head of the snake

Posted on August 16, 2017

a term used to indicate, without sounding too haughty about it, that one is the boss or otherwise holds chief responsibility for the subject in question, as in “When it comes to technology strategy I’m the head of the snake”; in this way one can simultaneously assert authority and disarm the listener who might be wary of any pretenses that come with this position; as with much jargon it appears to have been repurposed from a more general and sinister usage, in which the head of the snake refers to the primary leader of an enemy force, without whom the overall threat it presents would drop significantly; no such implications are contemplated in the business use of this term

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hairball

Posted on August 9, 2017

a tangled, indeterminate mess of processes, usually represented in a visual diagram as a nearly inscrutable web of lines, boxes, colors, or other adornments; often presented without irony by the manager of said processes, who is so deeply embedded within the system that he fails to notice the baroque nature of what he oversees; referring to something with this term acknowledges the inelegance while avoiding a negative or accusatory tone; as with cats, organizations often gag on these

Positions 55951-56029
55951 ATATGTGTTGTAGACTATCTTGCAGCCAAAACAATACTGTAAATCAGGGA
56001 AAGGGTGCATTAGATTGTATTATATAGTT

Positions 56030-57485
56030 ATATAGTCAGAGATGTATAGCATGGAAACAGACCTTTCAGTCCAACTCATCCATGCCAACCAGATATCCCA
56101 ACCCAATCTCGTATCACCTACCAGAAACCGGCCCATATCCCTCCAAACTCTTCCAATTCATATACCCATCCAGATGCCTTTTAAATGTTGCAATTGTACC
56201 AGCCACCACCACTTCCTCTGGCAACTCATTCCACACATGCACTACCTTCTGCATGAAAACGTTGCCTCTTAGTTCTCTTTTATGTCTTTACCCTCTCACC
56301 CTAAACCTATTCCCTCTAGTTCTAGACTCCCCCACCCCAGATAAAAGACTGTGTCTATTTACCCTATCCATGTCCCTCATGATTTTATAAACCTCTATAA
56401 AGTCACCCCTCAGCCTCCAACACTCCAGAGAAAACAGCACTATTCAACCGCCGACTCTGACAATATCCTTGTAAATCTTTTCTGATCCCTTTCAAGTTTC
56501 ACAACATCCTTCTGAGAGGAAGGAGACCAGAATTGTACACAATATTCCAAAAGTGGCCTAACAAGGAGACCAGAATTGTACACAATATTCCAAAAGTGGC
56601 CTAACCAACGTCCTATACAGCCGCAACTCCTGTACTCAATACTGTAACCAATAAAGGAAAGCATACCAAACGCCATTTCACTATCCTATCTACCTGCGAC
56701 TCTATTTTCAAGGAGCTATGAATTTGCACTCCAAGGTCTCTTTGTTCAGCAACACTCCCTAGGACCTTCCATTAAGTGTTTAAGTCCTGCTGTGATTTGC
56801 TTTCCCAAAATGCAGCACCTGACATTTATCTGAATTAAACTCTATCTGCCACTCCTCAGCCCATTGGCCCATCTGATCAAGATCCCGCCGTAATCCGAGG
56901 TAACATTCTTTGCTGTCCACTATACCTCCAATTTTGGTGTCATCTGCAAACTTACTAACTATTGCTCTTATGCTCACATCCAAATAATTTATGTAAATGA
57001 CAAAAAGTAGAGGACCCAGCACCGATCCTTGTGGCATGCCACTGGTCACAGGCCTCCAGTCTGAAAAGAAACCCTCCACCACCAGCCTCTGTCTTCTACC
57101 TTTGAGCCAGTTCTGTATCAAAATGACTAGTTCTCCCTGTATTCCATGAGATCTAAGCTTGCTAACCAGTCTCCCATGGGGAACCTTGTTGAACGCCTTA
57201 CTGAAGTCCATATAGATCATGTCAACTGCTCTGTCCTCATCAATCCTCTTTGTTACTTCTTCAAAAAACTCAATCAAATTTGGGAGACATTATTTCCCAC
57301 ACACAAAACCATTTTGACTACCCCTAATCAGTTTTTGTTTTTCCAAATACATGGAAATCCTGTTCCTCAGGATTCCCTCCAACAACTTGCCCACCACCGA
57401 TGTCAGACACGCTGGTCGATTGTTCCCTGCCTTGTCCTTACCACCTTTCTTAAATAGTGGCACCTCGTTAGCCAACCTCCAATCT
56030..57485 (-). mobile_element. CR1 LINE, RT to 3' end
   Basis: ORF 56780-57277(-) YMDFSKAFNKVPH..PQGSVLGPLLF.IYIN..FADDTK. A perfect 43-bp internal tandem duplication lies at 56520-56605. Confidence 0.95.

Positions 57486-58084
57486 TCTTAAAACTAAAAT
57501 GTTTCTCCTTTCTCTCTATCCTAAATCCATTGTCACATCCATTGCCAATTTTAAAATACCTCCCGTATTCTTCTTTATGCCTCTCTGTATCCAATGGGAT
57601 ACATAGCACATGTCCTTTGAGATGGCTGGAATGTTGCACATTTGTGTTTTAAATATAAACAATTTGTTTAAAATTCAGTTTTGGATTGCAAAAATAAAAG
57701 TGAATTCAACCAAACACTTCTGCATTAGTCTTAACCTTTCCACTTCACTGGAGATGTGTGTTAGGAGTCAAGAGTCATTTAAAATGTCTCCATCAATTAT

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hands on keys

Posted on August 2, 2017

a mild, potentially peevish exhortation to resume working; references the computer keyboard, with the implication that hands presently idle should resume tapping away, creating value or finding uplift or suchlike things; generally interjected after a lull in activity or period of digression, as in “Alright guys, we’ve talked about this enough, hands on keys”; this jargon is based on the commonly-held notion that visible activity is synonymous with productivity, an assumption that does not always prove to be true